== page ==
Opinion: Video Games Shouldn’t Be Compared to Sports

Tyler+Blevins+aka+Ninja+posing+for+a+photoshoot+for+Forbes+magazine+in+Los+Angeles%2C+California.+%28Photo+Courtesy+of%3A+Tubefilter.com%29

Geoff Weiss

Tyler Blevins aka Ninja posing for a photoshoot for Forbes magazine in Los Angeles, California. (Photo Courtesy of: Tubefilter.com)

Diego Cruz, Sports Editor

Sports and video games have been in debate for years and years. This time, a professional gamer spoke about the controversy. Ninja the Professional Fortnite gamer who recently signed with Adidas, started a controversial topic via Twitter when he argued that people shouldn’t call losing a video game “just a game”. He claims, “It’s the competitive nature of video games, it’s about the respect, it’s about the pride.” Many people disagreed with him when he compared losing a game as an athlete to the great LeBron James and Tom Brady. This sparked a huge debate on Twitter and many other social media outlets on whether or not video games is a good comparison to real-life sports.

Sports is defined as an activity involving physical exertion and skill in which an individual or team competes against another or others for entertainment. Therefor, this makes Ninja’s argument somewhat valid as he is known to be a professional gamer which adds to the level of competitiveness of video games and to add it can be entertaining to a large amount of viewers.

However, stating that professional gaming compares to losing in professional sports is absolutely absurd. What many people who support Ninja’s side of the argument are failing to realize is that athletes have to endure physical pain when competing they have to give it their all when going out on the field or court every single day rather than sitting on a gaming chair and pushing buttons. Sure video games take strategy and some can even take a lot of thinking but physical exertion is what defines a sport.

Imagine telling LeBron James, Tom Brady that it’s just a game.”

— Ninja (Tyler Blevins)

Yes, I know many of us aren’t professional athletes so it is possibly easier to relate to Ninja’s side, however people need to admire the eccense and hard work that athletes put in for what they call their job.  So when an athlete loses a game, does it really compare to losing a video game when you can just queue up another one right after? No, of course not! If it’s an important game, say for money or a trophy or what not, sure it can placed as a valuable argument, however in Ninja’s situation, that isn’t the case.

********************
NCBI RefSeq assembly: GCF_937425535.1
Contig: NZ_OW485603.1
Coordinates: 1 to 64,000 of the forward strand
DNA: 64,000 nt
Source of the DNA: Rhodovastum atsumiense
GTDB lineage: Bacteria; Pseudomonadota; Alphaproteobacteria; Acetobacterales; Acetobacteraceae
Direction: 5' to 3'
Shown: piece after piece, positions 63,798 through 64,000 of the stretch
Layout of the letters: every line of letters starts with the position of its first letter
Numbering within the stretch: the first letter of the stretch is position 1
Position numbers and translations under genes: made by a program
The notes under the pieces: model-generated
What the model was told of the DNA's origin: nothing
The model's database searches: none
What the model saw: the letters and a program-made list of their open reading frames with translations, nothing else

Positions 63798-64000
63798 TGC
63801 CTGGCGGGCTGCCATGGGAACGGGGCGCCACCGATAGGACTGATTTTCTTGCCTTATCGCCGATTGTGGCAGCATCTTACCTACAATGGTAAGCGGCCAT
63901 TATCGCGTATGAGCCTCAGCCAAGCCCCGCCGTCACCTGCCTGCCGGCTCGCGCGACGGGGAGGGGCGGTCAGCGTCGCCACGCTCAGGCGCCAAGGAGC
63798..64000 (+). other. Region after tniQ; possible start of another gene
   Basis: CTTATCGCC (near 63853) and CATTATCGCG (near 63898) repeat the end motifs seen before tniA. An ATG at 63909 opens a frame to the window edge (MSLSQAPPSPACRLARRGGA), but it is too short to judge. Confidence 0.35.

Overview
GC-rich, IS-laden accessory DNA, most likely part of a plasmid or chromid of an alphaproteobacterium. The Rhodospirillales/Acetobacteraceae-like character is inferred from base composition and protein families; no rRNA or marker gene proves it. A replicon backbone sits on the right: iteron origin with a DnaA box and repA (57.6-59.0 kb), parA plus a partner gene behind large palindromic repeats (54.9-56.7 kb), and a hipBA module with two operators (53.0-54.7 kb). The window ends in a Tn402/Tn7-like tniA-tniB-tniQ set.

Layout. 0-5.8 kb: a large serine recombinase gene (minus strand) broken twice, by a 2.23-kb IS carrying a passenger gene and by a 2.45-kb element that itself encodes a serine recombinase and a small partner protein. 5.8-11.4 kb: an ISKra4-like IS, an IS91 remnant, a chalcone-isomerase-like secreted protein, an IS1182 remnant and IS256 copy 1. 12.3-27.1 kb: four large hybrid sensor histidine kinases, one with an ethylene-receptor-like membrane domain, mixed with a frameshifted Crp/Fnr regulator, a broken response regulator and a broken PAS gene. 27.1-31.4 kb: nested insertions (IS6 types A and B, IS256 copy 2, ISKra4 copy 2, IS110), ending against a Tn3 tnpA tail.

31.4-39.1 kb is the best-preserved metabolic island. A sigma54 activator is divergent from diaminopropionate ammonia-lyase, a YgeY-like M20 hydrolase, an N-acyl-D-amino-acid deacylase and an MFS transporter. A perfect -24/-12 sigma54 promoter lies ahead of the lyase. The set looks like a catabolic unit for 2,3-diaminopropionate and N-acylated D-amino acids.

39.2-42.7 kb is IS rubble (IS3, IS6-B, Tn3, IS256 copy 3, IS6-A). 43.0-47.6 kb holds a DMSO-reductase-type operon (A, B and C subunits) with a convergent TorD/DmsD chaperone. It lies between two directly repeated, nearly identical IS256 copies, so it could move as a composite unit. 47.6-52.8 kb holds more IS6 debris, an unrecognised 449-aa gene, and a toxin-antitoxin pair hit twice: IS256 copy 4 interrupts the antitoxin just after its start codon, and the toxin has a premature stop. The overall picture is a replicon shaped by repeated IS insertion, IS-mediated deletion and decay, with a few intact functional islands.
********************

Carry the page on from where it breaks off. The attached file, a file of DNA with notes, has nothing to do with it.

Professional leagues do add to the amount of competitiveness in gaming especially in leagues such as E-Sports, and the NBA 2k League which is a league based off of NBA teams. These leagues can be a sign that video games are becoming more relevant and are gaining respect to have a chance to compete with sports in the amount of competition. May seem like a stretch right? Surprisingly it’s not. There actually have been research on the number of people who watched professional sports and professional gaming.

Photo showing the 17 teams involved in the NBA 2k League. The NBA 2k League is a league much like how the NBA functions with a yearly draft, and a regular season including playoffs.

In 2017, the finals for the well-known game League of Legends reached an amazing 58 million viewers across the world, and when compared to the NBA Finals, there were only an average of 32 million viewers (visualcapitalist.com). Not only did League of Legends surpass the fricken NBA, they also surpassed the 2017 World Series viewers by 20 million. This claims that professional gaming is becoming more popular as time goes on.

So let’s recap to the debate, is professional gaming comparable to professional sports? No, and it will stay like that forever being due to the fact that sports have been around for centuries and video games are still improving. Ninja’s argument at an attempt to compare video games to sports was a good effort as many people were actually considering it true however, sports especially at a professional level take more time and more work to get better and improve.